I've found that after about six hours, KDE gets really slow. Click a button and it will respond five seconds later. When typing in a field, I can be an entire sentence ahead of what shows on the screen. This is a problem. I degrades even more quickly if the "special effects" are turned on. The work around is to logout and log back in every so often. I don't want to interrupt my work to restart X. Is it KDE or the nVidia driver? Gnome worked fine with this same nVidia driver.
Every so often, a window will become unresponsive. It shows on the screen, but the focus is on some other window. Nothing I do will transfer focus to the frozen window. If there is a modal dialog box somewhere, I don't find it. I can grab other windows and drag them around, but when I do so, it drags under the frozen window. I've yet to be able to get anything above the frozen window. It isn't the same app that freezes every time. It seems that any app can freeze in this way. Is it KDE? likely.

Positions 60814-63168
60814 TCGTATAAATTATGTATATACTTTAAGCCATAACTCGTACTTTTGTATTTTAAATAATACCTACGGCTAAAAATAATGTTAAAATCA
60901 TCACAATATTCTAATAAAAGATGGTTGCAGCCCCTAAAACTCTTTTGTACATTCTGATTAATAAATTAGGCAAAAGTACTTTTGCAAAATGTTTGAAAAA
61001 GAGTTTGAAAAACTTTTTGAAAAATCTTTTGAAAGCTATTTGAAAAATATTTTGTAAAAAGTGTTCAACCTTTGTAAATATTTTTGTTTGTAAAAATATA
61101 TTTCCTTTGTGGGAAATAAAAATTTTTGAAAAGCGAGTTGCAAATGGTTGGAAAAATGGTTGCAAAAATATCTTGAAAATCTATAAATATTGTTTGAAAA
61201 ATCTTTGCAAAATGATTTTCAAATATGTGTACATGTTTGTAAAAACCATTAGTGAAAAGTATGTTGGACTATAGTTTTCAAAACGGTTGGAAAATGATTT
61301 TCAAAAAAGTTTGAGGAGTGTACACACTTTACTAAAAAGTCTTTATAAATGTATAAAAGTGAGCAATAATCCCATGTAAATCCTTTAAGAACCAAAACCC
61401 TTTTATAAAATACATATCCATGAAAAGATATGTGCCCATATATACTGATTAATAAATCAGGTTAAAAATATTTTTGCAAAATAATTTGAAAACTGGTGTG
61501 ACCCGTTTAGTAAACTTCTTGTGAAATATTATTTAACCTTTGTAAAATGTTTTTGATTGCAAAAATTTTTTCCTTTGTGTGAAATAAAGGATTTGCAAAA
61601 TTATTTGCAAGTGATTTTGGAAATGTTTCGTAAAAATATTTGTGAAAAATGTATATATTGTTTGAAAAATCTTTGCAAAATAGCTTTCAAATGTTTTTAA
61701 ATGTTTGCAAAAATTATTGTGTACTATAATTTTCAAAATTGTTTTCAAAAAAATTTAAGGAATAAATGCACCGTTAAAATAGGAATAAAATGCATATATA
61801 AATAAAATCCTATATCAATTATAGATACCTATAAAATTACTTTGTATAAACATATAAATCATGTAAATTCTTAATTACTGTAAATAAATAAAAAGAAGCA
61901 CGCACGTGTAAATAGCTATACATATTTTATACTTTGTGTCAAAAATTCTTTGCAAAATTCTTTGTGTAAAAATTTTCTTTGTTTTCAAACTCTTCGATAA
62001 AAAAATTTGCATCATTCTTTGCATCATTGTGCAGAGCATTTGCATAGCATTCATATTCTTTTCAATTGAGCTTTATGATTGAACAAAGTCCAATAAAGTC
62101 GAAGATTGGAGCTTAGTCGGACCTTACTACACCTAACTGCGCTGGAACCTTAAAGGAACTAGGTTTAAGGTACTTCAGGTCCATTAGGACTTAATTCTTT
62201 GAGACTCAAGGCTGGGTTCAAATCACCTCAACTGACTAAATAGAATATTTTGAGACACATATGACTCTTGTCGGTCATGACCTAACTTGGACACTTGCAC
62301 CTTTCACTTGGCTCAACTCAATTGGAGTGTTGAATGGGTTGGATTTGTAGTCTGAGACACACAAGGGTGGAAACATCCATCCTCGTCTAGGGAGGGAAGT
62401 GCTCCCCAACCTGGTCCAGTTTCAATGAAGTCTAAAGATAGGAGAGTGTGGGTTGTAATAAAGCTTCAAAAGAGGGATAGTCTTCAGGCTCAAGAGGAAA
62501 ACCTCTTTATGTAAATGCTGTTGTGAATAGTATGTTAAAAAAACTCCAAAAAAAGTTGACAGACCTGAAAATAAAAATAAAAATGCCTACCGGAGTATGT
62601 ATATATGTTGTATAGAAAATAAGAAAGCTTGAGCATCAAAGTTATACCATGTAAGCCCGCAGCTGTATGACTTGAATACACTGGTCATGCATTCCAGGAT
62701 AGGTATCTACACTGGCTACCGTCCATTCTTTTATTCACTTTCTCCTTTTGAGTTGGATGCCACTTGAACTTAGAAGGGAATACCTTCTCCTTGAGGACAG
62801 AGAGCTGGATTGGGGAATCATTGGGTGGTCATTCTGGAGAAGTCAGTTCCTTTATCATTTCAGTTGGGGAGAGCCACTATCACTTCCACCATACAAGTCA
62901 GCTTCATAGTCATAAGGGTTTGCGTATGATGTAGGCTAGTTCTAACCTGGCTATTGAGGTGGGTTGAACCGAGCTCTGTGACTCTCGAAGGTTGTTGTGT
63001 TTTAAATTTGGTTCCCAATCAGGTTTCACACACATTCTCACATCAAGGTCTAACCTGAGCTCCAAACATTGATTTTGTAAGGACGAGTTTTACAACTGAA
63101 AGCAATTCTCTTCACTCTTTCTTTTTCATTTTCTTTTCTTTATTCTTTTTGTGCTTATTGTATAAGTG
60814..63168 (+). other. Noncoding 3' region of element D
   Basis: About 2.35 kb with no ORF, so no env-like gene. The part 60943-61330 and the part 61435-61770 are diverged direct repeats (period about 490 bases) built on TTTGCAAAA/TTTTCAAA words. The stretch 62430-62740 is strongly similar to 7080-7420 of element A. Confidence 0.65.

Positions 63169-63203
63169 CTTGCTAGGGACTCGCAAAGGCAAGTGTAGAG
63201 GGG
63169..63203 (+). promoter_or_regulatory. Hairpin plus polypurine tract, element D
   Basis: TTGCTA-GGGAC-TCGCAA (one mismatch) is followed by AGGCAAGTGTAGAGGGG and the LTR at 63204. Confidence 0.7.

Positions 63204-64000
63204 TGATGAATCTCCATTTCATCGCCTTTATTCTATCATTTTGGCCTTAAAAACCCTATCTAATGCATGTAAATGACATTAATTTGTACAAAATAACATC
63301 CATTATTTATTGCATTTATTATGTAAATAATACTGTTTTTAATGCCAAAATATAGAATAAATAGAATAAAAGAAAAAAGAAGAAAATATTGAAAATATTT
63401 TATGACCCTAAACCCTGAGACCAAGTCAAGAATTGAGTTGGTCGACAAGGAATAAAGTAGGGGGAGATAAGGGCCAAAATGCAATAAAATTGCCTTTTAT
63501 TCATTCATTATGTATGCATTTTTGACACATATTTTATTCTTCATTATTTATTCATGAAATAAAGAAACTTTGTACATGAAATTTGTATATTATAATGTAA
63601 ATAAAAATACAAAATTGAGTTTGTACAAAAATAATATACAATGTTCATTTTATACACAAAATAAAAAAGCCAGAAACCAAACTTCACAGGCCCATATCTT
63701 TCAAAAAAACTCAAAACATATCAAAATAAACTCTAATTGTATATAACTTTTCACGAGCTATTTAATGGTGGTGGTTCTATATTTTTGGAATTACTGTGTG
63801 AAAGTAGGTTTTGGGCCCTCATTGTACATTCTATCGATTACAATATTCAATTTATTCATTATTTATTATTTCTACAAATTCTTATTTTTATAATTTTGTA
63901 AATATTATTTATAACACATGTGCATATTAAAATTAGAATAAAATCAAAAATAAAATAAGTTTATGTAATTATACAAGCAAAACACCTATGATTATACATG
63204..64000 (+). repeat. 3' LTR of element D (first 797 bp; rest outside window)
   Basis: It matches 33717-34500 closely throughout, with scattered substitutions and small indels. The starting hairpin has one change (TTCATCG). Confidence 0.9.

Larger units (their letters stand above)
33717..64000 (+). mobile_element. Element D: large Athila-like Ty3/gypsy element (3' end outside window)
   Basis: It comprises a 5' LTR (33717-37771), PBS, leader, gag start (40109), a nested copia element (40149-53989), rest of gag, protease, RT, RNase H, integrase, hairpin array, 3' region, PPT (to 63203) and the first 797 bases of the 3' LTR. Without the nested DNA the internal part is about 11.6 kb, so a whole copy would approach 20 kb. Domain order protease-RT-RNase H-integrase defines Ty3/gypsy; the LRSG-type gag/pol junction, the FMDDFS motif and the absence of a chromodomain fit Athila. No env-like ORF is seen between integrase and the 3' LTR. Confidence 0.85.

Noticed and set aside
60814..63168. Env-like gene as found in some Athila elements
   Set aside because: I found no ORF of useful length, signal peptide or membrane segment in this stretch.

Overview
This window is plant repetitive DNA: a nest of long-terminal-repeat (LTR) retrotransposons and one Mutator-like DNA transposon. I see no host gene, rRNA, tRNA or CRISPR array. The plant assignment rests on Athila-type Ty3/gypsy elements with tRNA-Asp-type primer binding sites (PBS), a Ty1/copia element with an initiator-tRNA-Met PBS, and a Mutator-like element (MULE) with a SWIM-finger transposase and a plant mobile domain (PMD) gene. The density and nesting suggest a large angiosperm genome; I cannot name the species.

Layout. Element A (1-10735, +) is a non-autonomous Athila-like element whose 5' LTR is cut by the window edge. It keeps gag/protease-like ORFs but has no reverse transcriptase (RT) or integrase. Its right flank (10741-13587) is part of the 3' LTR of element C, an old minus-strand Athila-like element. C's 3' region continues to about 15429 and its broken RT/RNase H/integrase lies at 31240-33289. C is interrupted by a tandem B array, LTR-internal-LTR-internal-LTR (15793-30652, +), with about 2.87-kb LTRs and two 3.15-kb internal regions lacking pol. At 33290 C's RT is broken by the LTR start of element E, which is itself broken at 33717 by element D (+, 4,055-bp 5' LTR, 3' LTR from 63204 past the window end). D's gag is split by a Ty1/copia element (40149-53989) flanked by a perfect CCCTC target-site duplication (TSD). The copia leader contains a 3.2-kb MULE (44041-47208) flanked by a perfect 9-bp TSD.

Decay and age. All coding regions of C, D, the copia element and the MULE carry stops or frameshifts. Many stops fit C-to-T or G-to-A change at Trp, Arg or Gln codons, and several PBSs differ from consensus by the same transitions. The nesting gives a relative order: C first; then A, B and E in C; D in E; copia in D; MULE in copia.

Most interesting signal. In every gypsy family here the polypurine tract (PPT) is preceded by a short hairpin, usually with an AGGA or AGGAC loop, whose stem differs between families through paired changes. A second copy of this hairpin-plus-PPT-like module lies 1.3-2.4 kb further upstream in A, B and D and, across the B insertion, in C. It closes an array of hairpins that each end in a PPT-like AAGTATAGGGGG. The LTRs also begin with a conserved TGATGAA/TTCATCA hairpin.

I'd really like the content of panels to be dependent on which activity I'm in. I keep a panel of useful tools on left edge of the screen. The tools that I use in software development are different than the tools I use when I'm working with images. I can't see that this is possible.
I'd like to be able to exploit window behaviors, but the documentation is sparing and hard to find. It seems that the design assumes that the user is a KDE developer and understands the terms, parameters and allowable values. All I want to do is to have one button open eight or so terminal sessions, each with a different color profile and absolute position and size. I can't manage to do that. In Gnome this was trivial.
In the same vein, it seems that KDE apps are imbued with a set of command line options that come from KDE itself. If you get the command line help for 'konsole', you'll find that there is a --geometry parameter that has a similar syntax as the analog in Gnome. Unfortunately, konsole ignores the parameter. If you're going to document a parameter and display it as available to users, then it ought not be silently ignored.
I know nothing about the KDE organization. Is there a company behind it? Are there a lot of contributors or only a small handful?